The Trinamic TMC2160 driver IC
The Elektor 'Wolverine' CNC gantry robot (Part 1) [here is Part 2] is based on a CNC310 controller board from Eding CNC. As the CNC310 board needs external stepper motor drivers, we considered using drivers based on Trinamic ICs. These would allow the CNC gantry robot to run silently, which is especially important when the machine is used as a pick & place machine for SMT components.
At first, we did some quick tests with TMC2100 and TMC2130 SilentStepSticks but these were not up for the task and overheated quickly. Instead we looked at the brand new TMC2160 which uses external MOSFETs and was designed for more power-hungry applications. A TMC2160 breakout board was available but, unfortunately, configuration of the motor driver parameters was only possible via SPI, something the CNC310 board doesn’t support. Also, galvanic isolation between the control signals and the motor power supply was non-existent.
In the end we designed our own TMC2160-based driver with the IC running in standalone mode, and with optocoupler inputs for the control signals. This allows the motor driver parameters to be set using DIP switches.
Most modern stepper motor drivers like the TMC2160 are so-called chopper drivers, which rapidly switch on and off a relatively high voltage (typical eight times the rated motor voltage for best results) to the motor windings. This technique allows controlling the average current per phase. Most chopper drivers use a chopping frequency in the range of 20–50 kHz. Since the chopping frequency is above the audible range, noise levels are kept low. With a constant fixed chopping frequency, the average output current is controlled by varying the pulse width of the output pulses, a technique known as pulse-width modulation (PWM).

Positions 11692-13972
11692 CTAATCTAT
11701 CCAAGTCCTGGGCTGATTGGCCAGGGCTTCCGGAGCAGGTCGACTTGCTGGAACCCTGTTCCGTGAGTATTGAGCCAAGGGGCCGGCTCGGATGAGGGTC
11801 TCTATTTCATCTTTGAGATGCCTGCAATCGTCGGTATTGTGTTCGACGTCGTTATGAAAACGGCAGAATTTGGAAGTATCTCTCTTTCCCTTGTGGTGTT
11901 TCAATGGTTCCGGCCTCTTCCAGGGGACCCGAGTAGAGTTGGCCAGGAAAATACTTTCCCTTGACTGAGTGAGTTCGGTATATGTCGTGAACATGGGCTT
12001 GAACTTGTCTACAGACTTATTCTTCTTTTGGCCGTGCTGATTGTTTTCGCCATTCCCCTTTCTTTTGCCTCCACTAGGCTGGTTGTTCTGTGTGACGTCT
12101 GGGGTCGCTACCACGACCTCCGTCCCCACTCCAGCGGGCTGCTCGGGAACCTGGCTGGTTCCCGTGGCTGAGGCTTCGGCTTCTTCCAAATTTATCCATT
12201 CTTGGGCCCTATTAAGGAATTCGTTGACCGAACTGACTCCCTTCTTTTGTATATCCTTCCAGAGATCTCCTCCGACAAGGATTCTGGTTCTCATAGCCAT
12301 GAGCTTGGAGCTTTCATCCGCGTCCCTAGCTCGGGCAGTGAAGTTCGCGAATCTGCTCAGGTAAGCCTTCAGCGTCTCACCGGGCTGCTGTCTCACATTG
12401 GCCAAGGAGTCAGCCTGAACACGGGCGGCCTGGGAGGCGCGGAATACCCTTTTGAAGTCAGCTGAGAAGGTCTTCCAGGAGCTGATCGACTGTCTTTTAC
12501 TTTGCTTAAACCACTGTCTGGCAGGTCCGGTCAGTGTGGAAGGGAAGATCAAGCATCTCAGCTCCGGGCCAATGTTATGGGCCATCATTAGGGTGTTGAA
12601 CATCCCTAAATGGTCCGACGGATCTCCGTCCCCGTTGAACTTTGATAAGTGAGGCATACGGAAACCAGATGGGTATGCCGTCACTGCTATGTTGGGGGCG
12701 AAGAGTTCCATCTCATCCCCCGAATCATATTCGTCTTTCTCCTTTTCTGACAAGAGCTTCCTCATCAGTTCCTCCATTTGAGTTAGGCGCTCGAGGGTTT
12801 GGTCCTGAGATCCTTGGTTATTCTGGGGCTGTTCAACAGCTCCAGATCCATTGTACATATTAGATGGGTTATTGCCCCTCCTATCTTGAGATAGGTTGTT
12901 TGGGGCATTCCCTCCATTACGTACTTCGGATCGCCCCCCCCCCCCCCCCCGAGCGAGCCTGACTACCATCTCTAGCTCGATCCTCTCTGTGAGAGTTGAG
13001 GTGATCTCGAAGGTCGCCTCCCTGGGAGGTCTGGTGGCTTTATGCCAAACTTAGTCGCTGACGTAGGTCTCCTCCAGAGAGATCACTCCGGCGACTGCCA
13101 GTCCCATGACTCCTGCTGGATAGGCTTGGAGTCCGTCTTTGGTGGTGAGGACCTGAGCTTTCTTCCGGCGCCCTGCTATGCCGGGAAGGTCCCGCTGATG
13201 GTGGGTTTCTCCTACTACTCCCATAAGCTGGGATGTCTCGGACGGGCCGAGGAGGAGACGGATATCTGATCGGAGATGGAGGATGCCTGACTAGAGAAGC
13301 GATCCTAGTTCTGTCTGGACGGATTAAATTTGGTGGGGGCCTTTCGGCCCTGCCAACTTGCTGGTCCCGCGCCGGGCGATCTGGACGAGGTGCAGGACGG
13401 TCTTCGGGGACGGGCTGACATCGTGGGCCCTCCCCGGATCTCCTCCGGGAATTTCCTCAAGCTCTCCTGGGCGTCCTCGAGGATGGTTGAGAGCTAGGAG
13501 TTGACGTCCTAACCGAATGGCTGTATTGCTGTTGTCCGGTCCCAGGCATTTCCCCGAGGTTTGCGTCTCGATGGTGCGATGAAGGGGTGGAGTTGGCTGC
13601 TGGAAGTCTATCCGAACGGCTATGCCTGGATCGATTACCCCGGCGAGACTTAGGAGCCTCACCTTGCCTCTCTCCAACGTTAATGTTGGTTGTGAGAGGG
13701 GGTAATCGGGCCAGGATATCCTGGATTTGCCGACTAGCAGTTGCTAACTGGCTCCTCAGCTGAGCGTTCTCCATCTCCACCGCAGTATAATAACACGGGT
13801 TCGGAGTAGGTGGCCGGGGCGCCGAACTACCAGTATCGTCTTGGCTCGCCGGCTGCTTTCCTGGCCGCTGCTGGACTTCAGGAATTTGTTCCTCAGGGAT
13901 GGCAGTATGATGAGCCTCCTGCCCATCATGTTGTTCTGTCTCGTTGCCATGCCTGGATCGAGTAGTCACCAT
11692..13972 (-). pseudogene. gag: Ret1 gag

Besides the classic constant off-time chopper, the TMC2160 also features two sophisticated SpreadCycle and StealthChop2 chopper modes, which ensure noiseless operation combined with maximum efficiency and best motor torque.
StealthChop2 is a voltage chopper-based principle. It especially guarantees that the motor is quiet in standstill and in slow motion, except for noise generated by ball bearings. Unlike other voltage-mode choppers, stealthChop2 does not require any configuration. It automatically learns the best settings during the first motion after power up and further optimizes the settings in subsequent movements. An initial homing sequence is enough for learning. StealthChop2 allows high motor dynamics, by reacting at once to a change of motor velocity.
SpreadCycle is an advanced cycle-by-cycle chopper mode. It offers smooth operation and good resonance damping over a wide range of speed and load. The SpreadCycle chopper scheme automatically integrates and tunes fast decay cycles to guarantee smooth zero crossing performance and allows for high dynamics and highest peak velocity at low vibration.
Other advances of the TMC2160 include MicroPlyer step interpolation, resonance damping for mid-range resonances, dcStep load-dependent speed control, StallGuard high-precision sensor-less motor load detection and CoolStep current control for energy savings up to 75%. For more information, please refer to the TMC2160 product page and data sheet.